W3C home > Mailing lists > Public > public-digipub@w3.org > August 2015


From: Richard Ishida <ishida@w3.org>
Date: Tue, 4 Aug 2015 05:07:39 +0100
To: public-digipub@w3.org
Message-ID: <55C03A8B.2050403@w3.org>
looking at the prioritisation at


i found myself  wondering what the priorities mean, and how they were 
arrived at.

what they mean: could a low priority mean that work is under way to 
provide the functionality in question, and that therefore additional 
work is a low priority? Or does it mean that it is felt that this is a 
less important feature to have than others.  Presumably the latter would 
imply that, when bandwidth is limited, work should be directed elsewhere 
first; but once that high priority work is completed, does the priority 
change for the low priority features?  In other words, are all the 
features really important, but just less urgent than others?  Or are the 
low priority features really not terribly important?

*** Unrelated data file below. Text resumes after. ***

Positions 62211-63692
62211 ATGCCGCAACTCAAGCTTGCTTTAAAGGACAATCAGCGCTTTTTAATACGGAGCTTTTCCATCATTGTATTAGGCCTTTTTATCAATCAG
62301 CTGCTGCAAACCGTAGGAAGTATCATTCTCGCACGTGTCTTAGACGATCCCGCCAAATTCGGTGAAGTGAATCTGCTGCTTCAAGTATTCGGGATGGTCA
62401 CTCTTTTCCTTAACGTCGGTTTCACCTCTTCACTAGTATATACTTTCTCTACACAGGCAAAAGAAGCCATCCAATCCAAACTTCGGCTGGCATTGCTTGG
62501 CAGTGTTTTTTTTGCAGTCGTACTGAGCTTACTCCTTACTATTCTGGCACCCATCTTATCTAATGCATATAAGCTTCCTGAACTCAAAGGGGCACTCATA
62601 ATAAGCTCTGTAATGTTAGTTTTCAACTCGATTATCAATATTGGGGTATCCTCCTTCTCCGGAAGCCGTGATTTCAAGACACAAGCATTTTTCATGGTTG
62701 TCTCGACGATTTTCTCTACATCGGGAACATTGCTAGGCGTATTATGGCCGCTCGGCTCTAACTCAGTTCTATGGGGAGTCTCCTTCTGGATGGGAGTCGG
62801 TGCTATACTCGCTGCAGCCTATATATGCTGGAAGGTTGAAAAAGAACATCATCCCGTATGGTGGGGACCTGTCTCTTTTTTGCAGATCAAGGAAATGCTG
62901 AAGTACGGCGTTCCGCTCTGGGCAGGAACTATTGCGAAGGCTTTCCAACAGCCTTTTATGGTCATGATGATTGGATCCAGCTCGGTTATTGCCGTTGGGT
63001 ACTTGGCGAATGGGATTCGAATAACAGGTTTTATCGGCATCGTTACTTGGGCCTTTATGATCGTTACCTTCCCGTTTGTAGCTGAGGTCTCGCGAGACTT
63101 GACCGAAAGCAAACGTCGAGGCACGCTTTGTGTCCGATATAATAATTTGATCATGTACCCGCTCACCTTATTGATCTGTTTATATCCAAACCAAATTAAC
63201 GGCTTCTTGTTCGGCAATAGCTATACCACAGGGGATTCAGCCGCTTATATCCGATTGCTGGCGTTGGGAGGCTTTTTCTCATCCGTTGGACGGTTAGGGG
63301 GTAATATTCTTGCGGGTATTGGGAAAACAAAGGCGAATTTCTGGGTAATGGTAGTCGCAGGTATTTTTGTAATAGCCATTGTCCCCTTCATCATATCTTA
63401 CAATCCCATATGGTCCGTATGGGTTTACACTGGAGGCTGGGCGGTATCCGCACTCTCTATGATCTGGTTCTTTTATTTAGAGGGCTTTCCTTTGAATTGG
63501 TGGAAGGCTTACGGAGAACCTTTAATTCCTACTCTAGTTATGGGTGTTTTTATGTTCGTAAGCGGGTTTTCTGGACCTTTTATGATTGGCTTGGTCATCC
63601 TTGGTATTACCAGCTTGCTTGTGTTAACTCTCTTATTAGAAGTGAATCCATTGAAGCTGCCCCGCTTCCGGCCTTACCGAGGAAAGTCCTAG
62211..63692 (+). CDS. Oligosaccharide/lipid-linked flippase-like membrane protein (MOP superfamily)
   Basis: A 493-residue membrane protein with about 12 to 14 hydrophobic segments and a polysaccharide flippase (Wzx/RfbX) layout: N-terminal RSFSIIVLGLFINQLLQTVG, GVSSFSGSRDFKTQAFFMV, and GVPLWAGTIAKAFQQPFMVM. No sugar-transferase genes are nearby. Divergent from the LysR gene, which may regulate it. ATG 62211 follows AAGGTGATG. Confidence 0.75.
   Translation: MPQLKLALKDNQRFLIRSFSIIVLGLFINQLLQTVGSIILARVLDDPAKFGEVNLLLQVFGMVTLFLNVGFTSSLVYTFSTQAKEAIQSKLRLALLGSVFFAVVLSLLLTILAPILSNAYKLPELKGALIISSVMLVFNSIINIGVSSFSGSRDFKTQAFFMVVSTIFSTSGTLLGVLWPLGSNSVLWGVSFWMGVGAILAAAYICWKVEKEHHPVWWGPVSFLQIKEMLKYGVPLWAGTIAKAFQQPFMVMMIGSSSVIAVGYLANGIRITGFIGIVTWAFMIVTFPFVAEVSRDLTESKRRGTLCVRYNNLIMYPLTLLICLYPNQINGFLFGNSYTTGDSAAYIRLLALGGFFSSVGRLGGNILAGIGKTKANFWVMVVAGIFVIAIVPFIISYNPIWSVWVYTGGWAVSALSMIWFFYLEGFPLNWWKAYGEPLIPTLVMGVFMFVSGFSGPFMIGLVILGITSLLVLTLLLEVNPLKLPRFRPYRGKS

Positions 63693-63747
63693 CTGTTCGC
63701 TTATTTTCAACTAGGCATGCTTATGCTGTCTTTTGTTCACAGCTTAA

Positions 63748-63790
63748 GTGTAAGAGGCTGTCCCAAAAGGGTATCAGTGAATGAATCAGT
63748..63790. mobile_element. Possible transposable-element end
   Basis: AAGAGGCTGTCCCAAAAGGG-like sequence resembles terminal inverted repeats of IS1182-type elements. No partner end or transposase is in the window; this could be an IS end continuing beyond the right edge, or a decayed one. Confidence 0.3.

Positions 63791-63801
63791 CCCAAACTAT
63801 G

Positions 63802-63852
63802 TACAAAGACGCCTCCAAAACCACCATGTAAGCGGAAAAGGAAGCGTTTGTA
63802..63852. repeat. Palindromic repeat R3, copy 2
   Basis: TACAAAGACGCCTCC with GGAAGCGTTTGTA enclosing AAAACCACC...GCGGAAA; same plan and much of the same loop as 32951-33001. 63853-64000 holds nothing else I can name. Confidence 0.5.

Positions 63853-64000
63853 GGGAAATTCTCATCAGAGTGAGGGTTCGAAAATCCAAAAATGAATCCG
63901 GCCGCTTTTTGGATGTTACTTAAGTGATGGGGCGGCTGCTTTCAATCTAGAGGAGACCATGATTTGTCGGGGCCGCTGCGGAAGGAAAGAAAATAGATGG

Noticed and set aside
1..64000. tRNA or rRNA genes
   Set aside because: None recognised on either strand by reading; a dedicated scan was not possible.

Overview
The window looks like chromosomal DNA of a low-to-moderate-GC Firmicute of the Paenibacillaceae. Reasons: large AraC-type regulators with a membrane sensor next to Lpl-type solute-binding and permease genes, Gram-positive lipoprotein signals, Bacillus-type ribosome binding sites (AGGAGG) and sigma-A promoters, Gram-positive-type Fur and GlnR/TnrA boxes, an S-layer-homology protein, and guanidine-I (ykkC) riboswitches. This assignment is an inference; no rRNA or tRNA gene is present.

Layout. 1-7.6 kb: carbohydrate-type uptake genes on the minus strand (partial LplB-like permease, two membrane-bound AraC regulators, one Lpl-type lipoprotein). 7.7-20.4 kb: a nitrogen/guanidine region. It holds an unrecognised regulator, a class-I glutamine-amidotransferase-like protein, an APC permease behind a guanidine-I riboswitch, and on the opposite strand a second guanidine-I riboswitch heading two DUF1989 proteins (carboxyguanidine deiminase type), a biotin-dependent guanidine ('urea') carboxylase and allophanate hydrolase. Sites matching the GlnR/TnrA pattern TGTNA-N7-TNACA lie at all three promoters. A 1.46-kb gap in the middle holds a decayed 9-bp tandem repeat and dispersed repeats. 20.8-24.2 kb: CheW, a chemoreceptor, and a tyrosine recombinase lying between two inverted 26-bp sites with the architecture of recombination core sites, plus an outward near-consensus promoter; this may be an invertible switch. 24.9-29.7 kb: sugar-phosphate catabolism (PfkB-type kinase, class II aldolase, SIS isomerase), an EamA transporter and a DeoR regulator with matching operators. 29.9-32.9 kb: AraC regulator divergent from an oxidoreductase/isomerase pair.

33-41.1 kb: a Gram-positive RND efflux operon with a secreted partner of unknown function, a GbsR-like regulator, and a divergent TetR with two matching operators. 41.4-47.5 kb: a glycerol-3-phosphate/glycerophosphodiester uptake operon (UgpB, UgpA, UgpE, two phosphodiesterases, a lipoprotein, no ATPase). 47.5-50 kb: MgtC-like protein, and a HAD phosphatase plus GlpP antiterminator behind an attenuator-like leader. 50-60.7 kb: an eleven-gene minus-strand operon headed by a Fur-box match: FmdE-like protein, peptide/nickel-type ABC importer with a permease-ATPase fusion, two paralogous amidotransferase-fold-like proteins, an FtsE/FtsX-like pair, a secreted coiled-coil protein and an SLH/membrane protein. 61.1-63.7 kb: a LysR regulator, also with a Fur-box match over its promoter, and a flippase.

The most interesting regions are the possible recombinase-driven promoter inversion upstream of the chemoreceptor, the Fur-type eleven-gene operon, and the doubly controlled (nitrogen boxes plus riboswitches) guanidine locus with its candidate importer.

how arrived at: who decided on the prioritisation, how was it done, and 
what communities do they represent? Some features are presumably likely 
to be of higher priority to certain subgroups – an easy example being 
vertical text, which got a high priority rating during the workshop in 
Japan, which was mostly attended by CJK folks, but is perhaps not so 
urgent in the West.  How is that factored into the prioritisation?

i suspect it would be useful to point to or include some text to 
describe these things for people looking at the spreadsheet.

Received on Tuesday, 4 August 2015 04:07:44 UTC

This archive was generated by hypermail 2.4.0 : Friday, 17 January 2020 19:34:51 UTC